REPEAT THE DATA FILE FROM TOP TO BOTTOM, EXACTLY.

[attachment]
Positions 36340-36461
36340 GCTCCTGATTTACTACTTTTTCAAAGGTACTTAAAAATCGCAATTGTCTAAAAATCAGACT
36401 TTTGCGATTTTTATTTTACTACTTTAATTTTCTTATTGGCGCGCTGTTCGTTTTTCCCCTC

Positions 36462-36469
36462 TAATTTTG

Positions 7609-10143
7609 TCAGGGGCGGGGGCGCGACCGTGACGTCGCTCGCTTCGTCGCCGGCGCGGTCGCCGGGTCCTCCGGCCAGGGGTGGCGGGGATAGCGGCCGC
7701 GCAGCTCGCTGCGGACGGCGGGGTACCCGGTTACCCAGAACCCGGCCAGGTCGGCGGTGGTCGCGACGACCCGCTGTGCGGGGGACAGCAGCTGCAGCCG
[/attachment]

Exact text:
Positions 36340-36461
36340 GCTCCTGATTTACTACTTTTTCAAAGGTACTTAAAAATCGCAATTGTCTAAAAATCAGACT
36401 TTTGCGATTTTTATTTTACTACTTTAATTTTCTTATTGGCGCGCTGTTCGTTTTTCCCCTC

Positions 36462-36469
36462 TAATTTTG

Positions 7609-10143
7609 TCAGGGGCGGGGGCGCGACCGTGACGTCGCTCGCTTCGTCGCCGGCGCGGTCGCCGGGTCCTCCGGCCAGGGGTGGCGGGGATAGCGGCCGC
7701 GCAGCTCGCTGCGGACGGCGGGGTACCCGGTTACCCAGAACCCGGCCAGGTCGGCGGTGGTCGCGACGACCCGCTGTGCGGGGGACAGCAGCTGCAGCCG